Brexit: the implications for M&A and corporate
Mergers & acquisitions (M&A)
Reviewed: 18 September 2017
Brexit is unlikely to have a major impact on share sale transactions unless they are affected by competition regulation, as they are typically not subject to much EU law or regulation. Asset and business sales including employees are likely to be affected if the regulations which protect the rights of employees on a business transfer are affected. (See Brexit: the employment law implications).
Areas which might be affected include:
- Contractual wording
- References in sale and purchase contracts to the EU and EU legislation may cease to work as intended. However, given that there is now a transitional period before the UK exits the EU, contracts entered into in this period should be capable of being drafted so as to ensure this is not an issue in practice. Older contracts can be reviewed and, if necessary, amended.
- Public takeovers
- Any proposed acquisition of a UK public company is governed by the rules of the UK Takeover Code. Although the UK Code implemented the EU Takeovers Directive, the Code contains a large number of UK specific rules and we therefore expect them to continue substantially in the same format, but with some amendments to reflect the UK's exit from the EU.
- Cross border mergers
- The EU Cross Border Mergers Directive allows mergers (ie the collapsing together of two companies either so that the assets of the entity ceasing to exist transfer by law to the survivor, or so both cease to exist with their assets transferring by operation of law) between companies incorporated in different European Economic Area (EEA) states, provided certain rules are satisfied. The regime, whilst enacted into English law, comes from EU legislation and should the UK cease to be an EEA Member State, then references to "EEA member states" in the legislation of other EU members would cease to include the UK, meaning such mergers were no longer possible under the existing framework. It is likely that a number of businesses which need to reorganise as a result of Brexit may choose cross border mergers to move business outside the UK - it will be important to ensure that the merger is complete prior to the UK actually leaving the EU (and hence the EEA).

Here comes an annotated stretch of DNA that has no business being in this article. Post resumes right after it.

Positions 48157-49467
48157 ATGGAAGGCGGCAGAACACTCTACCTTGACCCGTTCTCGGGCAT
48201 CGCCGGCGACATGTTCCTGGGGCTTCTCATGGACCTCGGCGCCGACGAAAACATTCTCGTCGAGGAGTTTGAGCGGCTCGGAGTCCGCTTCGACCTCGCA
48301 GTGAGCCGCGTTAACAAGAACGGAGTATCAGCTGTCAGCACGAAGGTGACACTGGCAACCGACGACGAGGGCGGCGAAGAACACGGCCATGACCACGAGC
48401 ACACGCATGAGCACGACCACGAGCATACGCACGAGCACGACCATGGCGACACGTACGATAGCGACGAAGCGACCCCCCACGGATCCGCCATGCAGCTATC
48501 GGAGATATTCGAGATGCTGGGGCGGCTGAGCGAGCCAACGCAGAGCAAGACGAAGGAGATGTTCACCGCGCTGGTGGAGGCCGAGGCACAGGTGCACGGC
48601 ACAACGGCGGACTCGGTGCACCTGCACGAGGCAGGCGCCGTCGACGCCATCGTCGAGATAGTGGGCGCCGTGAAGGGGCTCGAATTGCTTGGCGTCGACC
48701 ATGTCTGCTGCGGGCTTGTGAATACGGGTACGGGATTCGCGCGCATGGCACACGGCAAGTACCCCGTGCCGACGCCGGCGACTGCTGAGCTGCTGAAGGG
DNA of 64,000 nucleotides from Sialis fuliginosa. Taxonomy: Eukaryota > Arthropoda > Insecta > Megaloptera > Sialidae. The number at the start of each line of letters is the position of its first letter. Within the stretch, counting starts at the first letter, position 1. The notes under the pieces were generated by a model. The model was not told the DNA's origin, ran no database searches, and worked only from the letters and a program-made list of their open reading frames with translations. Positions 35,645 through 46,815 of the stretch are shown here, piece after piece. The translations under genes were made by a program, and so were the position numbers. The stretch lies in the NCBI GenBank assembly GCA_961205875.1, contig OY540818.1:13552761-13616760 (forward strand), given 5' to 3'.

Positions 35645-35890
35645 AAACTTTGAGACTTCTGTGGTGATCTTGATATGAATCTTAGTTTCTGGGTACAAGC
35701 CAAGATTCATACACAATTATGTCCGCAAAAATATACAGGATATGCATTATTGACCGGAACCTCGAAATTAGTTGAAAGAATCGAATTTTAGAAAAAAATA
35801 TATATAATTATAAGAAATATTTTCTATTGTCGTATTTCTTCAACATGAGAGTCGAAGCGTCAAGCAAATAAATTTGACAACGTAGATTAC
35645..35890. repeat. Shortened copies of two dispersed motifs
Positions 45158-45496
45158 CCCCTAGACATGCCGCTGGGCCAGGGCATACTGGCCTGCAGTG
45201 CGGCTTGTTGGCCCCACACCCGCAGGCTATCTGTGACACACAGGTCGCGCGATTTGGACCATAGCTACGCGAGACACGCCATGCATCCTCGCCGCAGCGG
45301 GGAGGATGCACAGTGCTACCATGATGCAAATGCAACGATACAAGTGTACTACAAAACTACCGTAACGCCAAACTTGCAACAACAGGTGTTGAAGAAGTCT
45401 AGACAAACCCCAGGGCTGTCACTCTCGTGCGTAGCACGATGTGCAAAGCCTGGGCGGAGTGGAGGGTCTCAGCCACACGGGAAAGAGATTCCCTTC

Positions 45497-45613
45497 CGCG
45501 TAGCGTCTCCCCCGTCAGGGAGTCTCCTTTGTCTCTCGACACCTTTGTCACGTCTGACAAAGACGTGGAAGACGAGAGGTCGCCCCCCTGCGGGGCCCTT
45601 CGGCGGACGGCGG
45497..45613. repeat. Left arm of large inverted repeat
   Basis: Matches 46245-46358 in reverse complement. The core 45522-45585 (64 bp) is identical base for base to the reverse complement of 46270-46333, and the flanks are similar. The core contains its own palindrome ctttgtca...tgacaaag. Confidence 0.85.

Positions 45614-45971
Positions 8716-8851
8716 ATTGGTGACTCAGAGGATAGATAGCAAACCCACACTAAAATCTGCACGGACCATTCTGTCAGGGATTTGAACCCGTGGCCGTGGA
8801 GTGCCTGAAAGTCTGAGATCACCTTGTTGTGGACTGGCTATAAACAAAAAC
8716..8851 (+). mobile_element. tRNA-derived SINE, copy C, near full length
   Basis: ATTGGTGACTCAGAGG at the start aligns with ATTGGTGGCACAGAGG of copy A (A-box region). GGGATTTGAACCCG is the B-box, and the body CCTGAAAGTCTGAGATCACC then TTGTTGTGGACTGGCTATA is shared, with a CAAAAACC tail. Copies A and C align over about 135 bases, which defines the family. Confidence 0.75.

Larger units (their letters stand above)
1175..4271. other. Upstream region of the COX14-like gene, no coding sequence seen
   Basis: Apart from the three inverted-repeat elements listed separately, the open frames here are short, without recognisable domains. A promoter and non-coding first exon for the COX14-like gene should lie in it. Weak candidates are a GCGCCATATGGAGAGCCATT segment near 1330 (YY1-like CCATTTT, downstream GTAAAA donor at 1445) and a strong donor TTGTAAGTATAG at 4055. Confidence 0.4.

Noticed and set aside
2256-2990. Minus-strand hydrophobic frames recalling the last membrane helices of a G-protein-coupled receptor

- Corporate entities
Brexit is unlikely to have a major effect on UK company law as this is an area of EU law which is largely left to individual member states to regulate. It could, however, affect the ability of UK-based companies to use European company structures.
Areas which might be affected include:
Companies Act 2006
This Act is one of the main pieces of legislation governing UK companies. Some of the provisions are based on EU directives, such as the Company Law Directives, the Shareholder Rights Directive and the Accounting Directives, which could be repealed. The Act has, however, only recently had a major overhaul and we would not expect major changes to be made.
It is unlikely that the UK government would seek to update the Act to reflect further amendments to those directives and in due course updates of the Act may diverge from the European equivalent.
The European Company Statute allows a European company (also known as a Societas Europaea or SE) to be formed in any EU member state, but they have not proved popular and there are very few registered in the UK. These companies are subject to certain EU-wide laws. Any SEs incorporated in the UK are likely to cease to be capable of existing in the UK and therefore should be prepared to transfer their registered office to another member state or to remain in the UK in a different corporate form.
- Minority investments, shareholders’ agreements, private equity structures
- The main implications are similar to those for M&A transactions, in particular the effect of competition regulation. In addition, existing shareholders’ agreements and investment agreements may need to be reviewed to consider whether their provisions require technical amendment. A number of private equity structures have found themselves within the scope of the EU’s Alternative Investment Fund Managers Directive and this would likely cease to be an issue.
For further information on Brexit, please refer to Brexit: the legal implications.
This document (and any information accessed through links in this document) is provided for information purposes only and does not constitute legal advice. Professional legal advice should be obtained before taking or refraining from any action as a result of the contents of this document.